SC directs PEPCO to recover Rs 1.35bn markup from RPP
22 November, 2011
ISLAMABAD: The Supreme Court on Monday directed Pakistan Electric Power Company (PEPCO) to ensure recovery of Rs 1.35 billion from Reshma Rental Power Project as markup after getting Rs 4.57 billion given to it as a mobilisation advance amount.
The court was informed that the government had secured a total of Rs 21.84 billion bank loans to pay mobilisation advance to the Rental Power Plants (RPPs) by pledging the assets of the National Transmission and Dispatch Company.
A two-member bench headed by Chief Justice of Pakistan Iftikhar Muhammad Chaudhry was hearing the RPPs case on Monday.
The court directed the Ministry of Water and Power to submit details pertaining to customs duties levied on import of the RPPs machinery after consulting with the Federal Board of Revenue through which the court would examine that what irregularities and illegalities took place in the process.
The court observed that while giving these projects, the department did not realise the given tariff by NEPRA neither they considered the purchasing power of the masses.
The Ministry of Water and Power was directed to submit details of the electricity generated by these RPPs during the last three years and rates given to them.
During the hearing, the PEPCO chairman submitted before the court that PEPCO had received Rs 4.57 billion from Reshma RPPs while Rs 1.35 billion markup was still pending for which they had been given a notice.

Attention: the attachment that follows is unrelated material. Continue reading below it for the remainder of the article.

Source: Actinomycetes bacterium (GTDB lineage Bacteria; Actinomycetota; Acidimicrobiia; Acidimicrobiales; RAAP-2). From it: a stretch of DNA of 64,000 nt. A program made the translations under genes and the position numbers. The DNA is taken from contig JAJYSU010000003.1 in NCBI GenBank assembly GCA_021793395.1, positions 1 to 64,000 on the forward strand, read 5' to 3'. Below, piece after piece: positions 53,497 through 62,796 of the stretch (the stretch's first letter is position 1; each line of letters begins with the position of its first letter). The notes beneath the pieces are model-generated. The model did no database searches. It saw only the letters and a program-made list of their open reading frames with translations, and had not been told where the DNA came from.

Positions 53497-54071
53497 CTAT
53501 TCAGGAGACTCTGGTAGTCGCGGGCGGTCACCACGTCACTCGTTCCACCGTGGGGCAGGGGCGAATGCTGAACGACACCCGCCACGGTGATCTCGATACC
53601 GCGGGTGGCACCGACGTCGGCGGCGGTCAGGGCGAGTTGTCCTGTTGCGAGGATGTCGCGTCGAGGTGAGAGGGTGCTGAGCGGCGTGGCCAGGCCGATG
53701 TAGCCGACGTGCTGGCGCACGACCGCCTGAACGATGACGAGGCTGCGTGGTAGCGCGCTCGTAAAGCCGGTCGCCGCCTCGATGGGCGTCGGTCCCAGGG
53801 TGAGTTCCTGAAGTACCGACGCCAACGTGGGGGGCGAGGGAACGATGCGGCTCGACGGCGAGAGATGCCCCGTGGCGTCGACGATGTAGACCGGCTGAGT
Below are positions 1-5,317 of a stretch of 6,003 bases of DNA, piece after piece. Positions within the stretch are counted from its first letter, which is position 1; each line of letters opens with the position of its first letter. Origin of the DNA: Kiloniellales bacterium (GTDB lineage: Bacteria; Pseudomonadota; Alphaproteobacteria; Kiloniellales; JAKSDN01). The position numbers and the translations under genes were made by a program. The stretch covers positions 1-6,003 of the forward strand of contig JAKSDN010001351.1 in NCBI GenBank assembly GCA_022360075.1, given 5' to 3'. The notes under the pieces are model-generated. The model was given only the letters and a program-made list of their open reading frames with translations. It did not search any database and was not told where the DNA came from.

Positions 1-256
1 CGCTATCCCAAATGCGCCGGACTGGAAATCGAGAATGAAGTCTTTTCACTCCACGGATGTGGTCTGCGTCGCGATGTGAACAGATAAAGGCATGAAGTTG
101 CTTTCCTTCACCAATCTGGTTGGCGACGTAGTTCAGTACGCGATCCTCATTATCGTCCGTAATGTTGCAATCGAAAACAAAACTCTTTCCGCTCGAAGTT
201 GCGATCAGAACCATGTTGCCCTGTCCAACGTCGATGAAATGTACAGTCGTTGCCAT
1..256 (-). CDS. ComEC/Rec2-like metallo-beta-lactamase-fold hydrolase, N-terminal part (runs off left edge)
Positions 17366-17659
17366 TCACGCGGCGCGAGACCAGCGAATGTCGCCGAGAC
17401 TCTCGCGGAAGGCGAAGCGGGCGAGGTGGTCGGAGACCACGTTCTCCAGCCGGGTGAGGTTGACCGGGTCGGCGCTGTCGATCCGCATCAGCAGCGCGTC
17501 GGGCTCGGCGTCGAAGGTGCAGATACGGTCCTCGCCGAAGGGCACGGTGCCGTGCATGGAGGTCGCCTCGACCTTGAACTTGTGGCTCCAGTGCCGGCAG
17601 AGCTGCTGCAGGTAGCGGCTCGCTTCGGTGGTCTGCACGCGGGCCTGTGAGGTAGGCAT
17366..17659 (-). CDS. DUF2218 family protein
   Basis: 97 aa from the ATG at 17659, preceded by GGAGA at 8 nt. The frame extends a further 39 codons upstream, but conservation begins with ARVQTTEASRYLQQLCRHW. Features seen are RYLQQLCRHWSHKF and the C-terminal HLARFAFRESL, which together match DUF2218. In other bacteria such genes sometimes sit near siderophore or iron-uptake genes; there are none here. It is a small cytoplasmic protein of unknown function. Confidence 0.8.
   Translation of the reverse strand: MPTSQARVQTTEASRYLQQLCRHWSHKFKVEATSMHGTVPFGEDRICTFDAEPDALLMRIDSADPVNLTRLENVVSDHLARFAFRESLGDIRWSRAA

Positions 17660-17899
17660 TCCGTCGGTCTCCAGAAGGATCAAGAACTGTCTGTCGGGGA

He said that if they would fail to pay the markup, their machinery would be confiscated.
The chief justice observed, "It was an unguided missile which always hit the poor masses while privileged people were taking advantage of this."
The CJP further observed that a poor person was bound to feed his family with hot water while public exchequer was being looted by some influential people.
"Public exchequer must be saved and no one be given relaxation in this regard," the CJP observed. "Now people are asking us that you are the chief justice of Pakistan and what have you done for the poor masses," the CJP added.
He said that industrial sector had been damaged due to the load shedding.
Anwar Kamal, an amicus curiae, apprised the bench that Ministry of Water and Power imported machinery of the RPPs by itself after amendment of the Customs Tariff Act through SRO instead of the names of the RPPs owners.
He further said that as per the Customs Act, a temporary exemption to import RPPs was extended for three years only but contract with Karkey plant was made for five years, adding that total cost of Karkey plant was Rs 18.5 billion.
He contended that scrap was imported from China, which was installed as power plant in some localities.
On the occasion, the court was told that the RPPs were receiving full amount as per contract but power generation was not up to the mark and electricity tariff was increased due to less generation in the electricity. The court adjourned the hearing till today (Tuesday).